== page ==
Everything about Nvidia’s new GeForce RTX 40-series graphics cards are big: the size, the performance gains, and especially the price. With some versions of the GeForce RTX 4090 retailing for almost $2,000, gamers were anxious for a more reasonably priced modern Nvidia GPU, but is the $800 GeForce RTX 4070 Ti the solution?
In the PCWorld review, we called it “painfully overpriced” without enough power for 4K gaming, and other reviews agree. And yet, the 4070 Ti is perfect for people like me who refuse to give up on 1440p gaming. In that niche, there’s really no better choice.
The price is right(ish)
Video card prices have finally, mercifully fallen after years of scarcity thanks to the crypto boom and pandemic supply chain difficulties. But they haven’t come down to Earth yet. It is absolutely true that the $800 GeForce RTX 4070 Ti is “overpriced,” especially when many vendors are selling their customized versions for even more. But it’s also true that all current-gen video cards are too expensive.
Part of the blame rests with Nvidia and AMD, which probably got comfortable with obscenely high GPU prices over the past several years. On the other hand, we’re letting them get away with it. We consumers also became so accustomed to seeing top-of-the-line video cards selling for thousands of dollars that, perhaps, the $1,600 starting price for the RTX 4090 didn’t set off the alarm bells it should have—people still lined up to buy them.
GeForce RTX 4070 Ti
All the latest GPUs could stand to be a few hundred dollars cheaper. While Nvidia’s new Ada Lovelace-based RTX 40-series GPUs offer a substantial performance uplift over older cards, the prices of the GeForce RTX 4080 and 4090 are bonkers when you can get a 4K-capable PS5 or Xbox Series X for a third of the price.
Sure, when you compare the RTX 4070 Ti to previous GeForce XX70 cards, the price looks ridiculous—but it’s still a blazing-fast GPU. The 4070 Ti is faster than the fastest RTX 30-series cards, some of which came with MSRPs well over $1,500. By that measure, the RTX 4070 Ti isn’t terribly overpriced, and it’s just right for 1440p gamers.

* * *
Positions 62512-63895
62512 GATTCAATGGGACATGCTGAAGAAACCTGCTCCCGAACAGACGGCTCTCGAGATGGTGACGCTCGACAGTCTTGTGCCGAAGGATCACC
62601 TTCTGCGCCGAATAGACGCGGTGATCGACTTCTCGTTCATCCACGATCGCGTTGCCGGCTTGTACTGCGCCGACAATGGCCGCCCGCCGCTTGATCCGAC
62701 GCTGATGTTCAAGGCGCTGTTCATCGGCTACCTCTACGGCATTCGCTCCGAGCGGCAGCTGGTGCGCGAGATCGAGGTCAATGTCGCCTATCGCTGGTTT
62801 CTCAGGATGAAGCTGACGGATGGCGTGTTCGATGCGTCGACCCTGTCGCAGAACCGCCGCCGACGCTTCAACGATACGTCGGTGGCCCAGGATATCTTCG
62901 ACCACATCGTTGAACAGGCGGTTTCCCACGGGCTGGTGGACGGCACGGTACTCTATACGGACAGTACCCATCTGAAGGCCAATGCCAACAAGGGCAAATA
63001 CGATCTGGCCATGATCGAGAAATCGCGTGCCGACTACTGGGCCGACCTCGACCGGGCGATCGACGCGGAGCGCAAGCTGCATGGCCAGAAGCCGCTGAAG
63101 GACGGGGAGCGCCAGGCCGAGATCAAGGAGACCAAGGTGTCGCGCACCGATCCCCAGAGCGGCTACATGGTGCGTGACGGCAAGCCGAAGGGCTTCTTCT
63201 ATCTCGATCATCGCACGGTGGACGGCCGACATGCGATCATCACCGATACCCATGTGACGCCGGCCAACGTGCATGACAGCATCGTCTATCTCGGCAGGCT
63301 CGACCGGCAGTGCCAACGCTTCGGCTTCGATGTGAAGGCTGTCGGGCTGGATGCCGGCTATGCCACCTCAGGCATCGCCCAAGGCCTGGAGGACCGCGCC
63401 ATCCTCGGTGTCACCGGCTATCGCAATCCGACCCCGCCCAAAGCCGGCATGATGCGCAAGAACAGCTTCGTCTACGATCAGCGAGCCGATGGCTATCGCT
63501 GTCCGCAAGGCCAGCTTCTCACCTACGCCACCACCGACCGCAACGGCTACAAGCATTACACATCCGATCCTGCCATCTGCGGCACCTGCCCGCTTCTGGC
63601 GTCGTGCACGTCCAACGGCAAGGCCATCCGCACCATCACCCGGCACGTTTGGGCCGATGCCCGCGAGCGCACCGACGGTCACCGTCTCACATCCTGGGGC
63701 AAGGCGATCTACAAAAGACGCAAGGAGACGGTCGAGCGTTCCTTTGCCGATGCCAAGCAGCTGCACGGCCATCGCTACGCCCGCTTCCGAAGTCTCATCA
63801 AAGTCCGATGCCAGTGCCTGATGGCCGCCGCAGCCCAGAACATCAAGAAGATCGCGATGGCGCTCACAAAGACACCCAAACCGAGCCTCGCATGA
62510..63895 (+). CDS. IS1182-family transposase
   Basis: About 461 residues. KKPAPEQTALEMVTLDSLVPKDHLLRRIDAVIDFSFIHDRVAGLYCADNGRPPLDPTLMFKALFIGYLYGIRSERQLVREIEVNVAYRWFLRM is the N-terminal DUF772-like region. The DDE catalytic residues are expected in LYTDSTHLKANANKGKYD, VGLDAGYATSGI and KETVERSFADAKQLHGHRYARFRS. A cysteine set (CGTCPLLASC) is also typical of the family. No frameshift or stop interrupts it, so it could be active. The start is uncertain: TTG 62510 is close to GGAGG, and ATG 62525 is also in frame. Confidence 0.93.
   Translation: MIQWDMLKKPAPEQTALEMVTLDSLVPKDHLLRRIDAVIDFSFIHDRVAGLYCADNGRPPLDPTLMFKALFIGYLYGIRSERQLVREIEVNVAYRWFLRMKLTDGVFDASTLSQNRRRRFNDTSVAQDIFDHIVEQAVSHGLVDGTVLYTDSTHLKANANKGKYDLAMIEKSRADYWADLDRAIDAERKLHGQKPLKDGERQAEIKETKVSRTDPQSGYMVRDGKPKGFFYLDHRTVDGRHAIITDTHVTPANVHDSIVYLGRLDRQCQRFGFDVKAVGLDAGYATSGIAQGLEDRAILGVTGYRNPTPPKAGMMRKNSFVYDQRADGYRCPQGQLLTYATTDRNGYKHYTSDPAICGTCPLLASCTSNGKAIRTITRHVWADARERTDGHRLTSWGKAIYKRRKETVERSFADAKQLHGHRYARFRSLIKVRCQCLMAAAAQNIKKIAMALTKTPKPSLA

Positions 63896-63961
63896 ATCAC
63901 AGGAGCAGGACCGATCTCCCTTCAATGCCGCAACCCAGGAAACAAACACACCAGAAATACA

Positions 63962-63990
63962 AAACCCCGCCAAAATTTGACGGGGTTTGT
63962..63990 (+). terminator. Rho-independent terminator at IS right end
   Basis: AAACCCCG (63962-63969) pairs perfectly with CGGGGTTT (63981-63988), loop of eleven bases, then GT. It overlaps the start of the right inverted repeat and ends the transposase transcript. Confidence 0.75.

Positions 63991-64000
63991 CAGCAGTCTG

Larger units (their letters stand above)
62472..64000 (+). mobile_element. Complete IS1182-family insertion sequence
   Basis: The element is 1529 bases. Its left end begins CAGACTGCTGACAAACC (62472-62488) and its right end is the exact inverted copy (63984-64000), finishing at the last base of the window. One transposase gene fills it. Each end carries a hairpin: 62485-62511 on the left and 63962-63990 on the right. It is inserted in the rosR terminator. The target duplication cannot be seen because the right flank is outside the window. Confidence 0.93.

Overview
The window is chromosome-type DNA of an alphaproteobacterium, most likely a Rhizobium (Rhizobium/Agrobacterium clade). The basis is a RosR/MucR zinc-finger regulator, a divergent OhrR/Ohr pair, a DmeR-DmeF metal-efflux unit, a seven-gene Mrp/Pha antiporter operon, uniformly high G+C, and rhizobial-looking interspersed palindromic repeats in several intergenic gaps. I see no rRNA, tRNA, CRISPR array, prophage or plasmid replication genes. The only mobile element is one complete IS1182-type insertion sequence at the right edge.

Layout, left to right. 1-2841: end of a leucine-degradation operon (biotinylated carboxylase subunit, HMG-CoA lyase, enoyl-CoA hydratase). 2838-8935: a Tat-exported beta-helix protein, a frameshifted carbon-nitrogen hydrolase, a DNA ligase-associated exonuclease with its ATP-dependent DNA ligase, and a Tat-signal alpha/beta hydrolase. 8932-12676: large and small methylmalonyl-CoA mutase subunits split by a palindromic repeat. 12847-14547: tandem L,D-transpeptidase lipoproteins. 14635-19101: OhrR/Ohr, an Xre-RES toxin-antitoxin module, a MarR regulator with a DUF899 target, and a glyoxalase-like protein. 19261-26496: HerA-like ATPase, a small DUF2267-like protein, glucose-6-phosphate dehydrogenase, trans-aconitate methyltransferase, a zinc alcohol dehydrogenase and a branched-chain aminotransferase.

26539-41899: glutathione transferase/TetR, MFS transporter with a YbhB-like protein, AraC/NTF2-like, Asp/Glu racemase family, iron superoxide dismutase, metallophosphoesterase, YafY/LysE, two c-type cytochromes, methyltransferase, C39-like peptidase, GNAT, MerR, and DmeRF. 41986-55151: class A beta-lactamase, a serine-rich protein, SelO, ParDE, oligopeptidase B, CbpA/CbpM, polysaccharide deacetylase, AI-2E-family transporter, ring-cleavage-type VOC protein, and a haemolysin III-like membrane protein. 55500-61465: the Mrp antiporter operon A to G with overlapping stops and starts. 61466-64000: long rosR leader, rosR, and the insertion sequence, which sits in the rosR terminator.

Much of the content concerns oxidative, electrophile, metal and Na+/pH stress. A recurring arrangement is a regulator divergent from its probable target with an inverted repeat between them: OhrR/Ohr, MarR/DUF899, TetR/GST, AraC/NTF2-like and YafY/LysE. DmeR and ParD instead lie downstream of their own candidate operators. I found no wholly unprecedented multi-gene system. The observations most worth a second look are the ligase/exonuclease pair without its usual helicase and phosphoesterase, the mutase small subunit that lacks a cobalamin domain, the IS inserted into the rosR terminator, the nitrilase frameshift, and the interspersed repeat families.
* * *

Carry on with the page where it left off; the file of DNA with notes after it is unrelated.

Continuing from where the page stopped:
An imperfect champion
Before the much-maligned RTX 4070 Ti, Nvidia released the GeForce RTX 4090 and the RTX 4080, both of which are monstrously powerful GPUs. The card we now know as the GeForce RTX 4070 Ti was initially intended to be a 12GB variant of the 4080, but Nvidia un-launched that card to rebrand it. That makes sense, given its narrower memory bandwidth and a big drop in CUDA cores compared to the 4080.
Even with those limitations, it’s faster than last-gen $2,000 RTX 3090 Ti in many games. And if you’ve committed to 1440p gaming, the 4070 Ti will run almost anything you can throw at it with maximum settings. It’s always best to play games at your monitor’s native resolution, and going 4K is a major commitment. You always need to be on the bleeding edge of graphical technology to keep up with the latest games. If you can’t justify the expense of constant GPU upgrades, then you’re not getting the most from your fancy ultra-high-resolution display.
The best 1440p monitor and the best 240hz monitor
Gigabyte M27Q X
For my money, 1440p just makes more sense. It looks much sharper than Full HD, and you don’t need to double the cost of your build to render games at native resolution. When I was looking at GPUs for my new workstation/gaming rig, the GeForce RTX 4070 Ti was the clear winner, and I’m not alone—this card is reportedly topping sales charts. At 1440p, it’s fast enough to run games with the bells and whistles and higher frame rates, which is more important to my gaming experience than 4K. I can’t imagine spending 50 percent more to get a 4080 when I’d experience almost no benefit.
But where is AMD in all of this? The new Radeon RX 7900 cards are certainly no slouches, putting up numbers at least in the same ballpark as Nvidia for a little less cash. However, AMD is running at least a full generation behind on ray tracing performance, and I don’t see the point in buying a high-end GPU with sub-standard ray tracing in 2023. I’ll admit, I was a ray tracing skeptic at first, but game developers have been doing some amazing things. It’s worth prioritizing, and for me, it sealed the deal for the GeForce RTX 4070 Ti.